Work with the visitor and tourism industry to maximise the economic, social and wellbeing benefits and minimise any negative impacts of the visitor activity.

Dedham Vale AONB and Stour Valley Management Plan 2021-26 - Meadow management © Coes Meadow


3. Context and Management Plan Policies

3.3 Enjoying the Area The Dedham Vale AONB and Stour Valley project area

that draw visitors, including the Stour navigation, a

is a place to enjoy. The area offers a wide variety of

wealth of archaeology (including below ground heritage

opportunities for walking; riding; boating; discovering

assets). Furthermore, the historic and picturesque villages,

history and heritage; wildlife watching; fine or rustic

often with outstanding churches are a key feature and

dining; environmental education; countryside sports;

characteristic of the AONB and Stour Valley project area.

geocaching; environmental volunteering and visiting Most visitors arrive to the area by car. There are some

historical sites and buildings.

options for travelling to the AONB by train, as it is served The tourism business is an important element of the local

by a mainline railway station. The Stour Valley project

economy. In 2019 the Dedham Vale AONB visitor economy

area is served by a branch line. There are options for more

was calculated to be worth £68M and supported 1,490

sustainable transport methods once they have arrived in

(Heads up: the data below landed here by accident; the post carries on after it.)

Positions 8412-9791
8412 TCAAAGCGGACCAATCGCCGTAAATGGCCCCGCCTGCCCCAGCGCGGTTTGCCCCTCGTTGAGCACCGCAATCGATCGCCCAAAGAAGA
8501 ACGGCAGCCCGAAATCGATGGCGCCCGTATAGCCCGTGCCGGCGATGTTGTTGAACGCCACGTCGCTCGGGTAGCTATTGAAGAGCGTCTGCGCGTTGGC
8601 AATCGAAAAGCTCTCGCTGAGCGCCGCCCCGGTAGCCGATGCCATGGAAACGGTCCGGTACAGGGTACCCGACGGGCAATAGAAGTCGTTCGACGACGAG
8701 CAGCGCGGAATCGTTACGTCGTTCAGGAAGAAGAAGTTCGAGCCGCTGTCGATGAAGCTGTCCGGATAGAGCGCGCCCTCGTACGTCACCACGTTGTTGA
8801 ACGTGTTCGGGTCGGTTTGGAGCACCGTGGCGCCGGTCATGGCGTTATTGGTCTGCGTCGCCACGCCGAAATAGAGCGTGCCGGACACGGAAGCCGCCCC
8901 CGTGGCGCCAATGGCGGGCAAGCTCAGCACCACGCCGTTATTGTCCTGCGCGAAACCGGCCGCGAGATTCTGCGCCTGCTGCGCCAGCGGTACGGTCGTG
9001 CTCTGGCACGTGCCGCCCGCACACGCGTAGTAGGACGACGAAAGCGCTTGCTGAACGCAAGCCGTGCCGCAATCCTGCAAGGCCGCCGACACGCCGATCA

jobs. In the Stour Valley project area, the figures are £49M

the area, such as bike hire and a limited bus service. The

and 1,283 jobs.

boundary to the AONB and Stour Valley is not obvious on the ground and many visitors and residents will not be

Much of this tourism business is built on the back of

aware of the boundary.

the natural beauty of the area, its historic and cultural associations, and its natural and built heritage. Access

The growth in the popularity of cycling, canoeing, paddle

to these qualities is often through charities such as

boarding, walking and running due to the desire for

the National Trust, RSPB, and the Wildlife Trusts, but

improving health and the positive experiences gained has

commercial interests play an important part, particularly in

been witnessed in the area. This activity is an excellent

the hospitality sector. It is a primary long term interest for

way to experience the natural beauty of the AONB,

this sector of the economy that the AONB and Stour Valley

although some visitor behaviours have been detrimental

project area retains and enhances its landscape quality.

to the purposes of the AONB and lead to tensions with the resident population.

There are opportunities to enjoy the area by volunteering to help the areas wildlife and undertake landscape

Those that come to the area enjoy the relative tranquillity

improvements. Groups from the Dedham Vale AONB and

and unspoilt nature of the area. Large scale recreational

Stour Valley Project, the National Trust, RSPB, Sudbury

facilities and noisy or intrusive pastimes are likely to have

Common Lands Charity, Wildlife Trusts, Parish Councils and

a negative impact on the defined natural beauty qualities